At the tip of the Arabian peninsula, Yemen’s disastrous war has been raging for nearly two years. Somewhat overshadowed by the devastating crisis in Syria, it is nonetheless a major calamity: according to the UN, more than 10,000 people have lost their lives, while more than 20m (of a total population of some 27m) are in need of humanitarian assistance. More than 3m people are internally displaced, while hundreds of thousands have fled the country altogether. There are reports of looming famine as the conflict destroys food production in the country.
So how did Yemen get here – and what are the prospects for turning things around?
This war has its roots in the popular uprising of 2011. That rebellion unseated the country’s long-time president, Ali Abdullah Saleh, whose General People’s Congress (GPC) has dominated the country’s political life since Yemeni unification in 1990. But what really triggered the conflict that began in 2015 was the years of failed transitional negotiations that followed Saleh’s ousting.
The protest movement spread quickly across the country, its youth protesters soon joined by established opposition parties, as well as southern Yemeni separatists and the Houthi movement.
The Houthi movement emerged in the early 2000s; in brief, it’s a Zaydi Shia revivalist movement that seeks to redress the marginalisation of Yemen’s significant Zaydi minority, whose opposition to the Saleh regime erupted in outright violent conflict on six separate occasions between 2004 and 2010.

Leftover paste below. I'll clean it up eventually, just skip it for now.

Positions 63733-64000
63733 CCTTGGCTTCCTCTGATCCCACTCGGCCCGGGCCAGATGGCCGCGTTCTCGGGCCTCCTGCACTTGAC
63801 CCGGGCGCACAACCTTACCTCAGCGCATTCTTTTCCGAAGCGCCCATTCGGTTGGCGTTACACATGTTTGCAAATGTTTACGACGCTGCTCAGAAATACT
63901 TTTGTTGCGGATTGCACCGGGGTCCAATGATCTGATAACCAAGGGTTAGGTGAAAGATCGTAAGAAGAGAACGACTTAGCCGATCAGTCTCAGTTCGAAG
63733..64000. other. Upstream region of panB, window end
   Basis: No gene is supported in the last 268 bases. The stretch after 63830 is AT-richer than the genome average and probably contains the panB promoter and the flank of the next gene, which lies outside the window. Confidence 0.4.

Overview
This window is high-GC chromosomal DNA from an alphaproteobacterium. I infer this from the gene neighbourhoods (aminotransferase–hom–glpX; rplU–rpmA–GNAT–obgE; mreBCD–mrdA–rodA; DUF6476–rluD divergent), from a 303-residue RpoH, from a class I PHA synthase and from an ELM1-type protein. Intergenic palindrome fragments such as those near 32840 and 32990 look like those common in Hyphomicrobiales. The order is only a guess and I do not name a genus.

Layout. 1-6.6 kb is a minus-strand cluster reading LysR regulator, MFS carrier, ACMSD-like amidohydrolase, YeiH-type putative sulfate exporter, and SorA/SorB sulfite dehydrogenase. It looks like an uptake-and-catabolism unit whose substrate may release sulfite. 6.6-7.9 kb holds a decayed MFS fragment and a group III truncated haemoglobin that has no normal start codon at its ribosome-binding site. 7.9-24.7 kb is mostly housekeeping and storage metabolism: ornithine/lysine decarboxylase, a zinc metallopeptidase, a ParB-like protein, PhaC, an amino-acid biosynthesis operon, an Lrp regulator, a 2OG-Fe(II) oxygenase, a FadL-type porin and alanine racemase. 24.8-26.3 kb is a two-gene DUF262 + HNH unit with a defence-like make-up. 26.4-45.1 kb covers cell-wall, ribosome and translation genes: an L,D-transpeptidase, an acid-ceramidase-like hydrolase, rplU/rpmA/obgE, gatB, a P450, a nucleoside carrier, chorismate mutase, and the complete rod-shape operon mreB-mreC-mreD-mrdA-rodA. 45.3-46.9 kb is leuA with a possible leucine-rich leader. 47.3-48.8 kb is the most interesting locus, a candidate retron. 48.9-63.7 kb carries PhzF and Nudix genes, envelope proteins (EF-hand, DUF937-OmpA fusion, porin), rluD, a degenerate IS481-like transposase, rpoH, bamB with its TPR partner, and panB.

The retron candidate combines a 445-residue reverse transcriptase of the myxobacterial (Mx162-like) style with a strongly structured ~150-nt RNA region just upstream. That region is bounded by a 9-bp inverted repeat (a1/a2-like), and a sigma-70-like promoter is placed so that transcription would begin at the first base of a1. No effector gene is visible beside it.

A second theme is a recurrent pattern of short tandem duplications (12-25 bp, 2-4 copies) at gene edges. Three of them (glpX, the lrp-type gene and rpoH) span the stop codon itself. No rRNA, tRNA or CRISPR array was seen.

When defections from the military after the 2011 uprising threatened to trigger a civil war, the Gulf Cooperation Council (GCC), with the support of the UN and assorted Western states, presented an initiative under the terms of which Saleh handed over power to his deputy, Abd-Rabbu Mansour Hadi, while his GPC entered into a power-sharing arrangement with an alliance of opposition parties.
The GCC initiative provided for a National Dialogue Conference which purported to address a wide range of challenges facing the country by bringing together representatives of all political orientations as well as regional actors and civil society. But the process was flawed from the beginning, and it proved impossible to secure an agreement about what a future federal Yemen would look like.
During the transitional period, the Houthi movement secured its stronghold in the Saada province of north-western Yemen and began to expand its territorial control to the south. This it did with the active support of Saleh, its erstwhile enemy, and elements from his old regime, who felt that they too had lost out in the new political dispensation.
And as the economic and political situation in Yemen continued to decline – more people were killed in the transitional period than during the 2011 uprising – the Houthis’ opposition to what was increasingly seen as a corrupt and illegitimate regime gained broader support.
In January 2014, the Hadi government announced a plan to cut government fuel subsidies in order to secure outside support from the World Bank and International Monetary Fund. This increased the price of fuel by up to 90%, and naturally met with widespread popular outrage.
The Houthis took advantage of this ill-feeling to enter the country’s capital, Sanaa, and secured the agreement of the main political parties on a new set of measures that might have put the transitional process back on track: the formation of a new, inclusive government, the withdrawal of Houthi fighters from territories they had seized, and a review of Yemen’s state structure.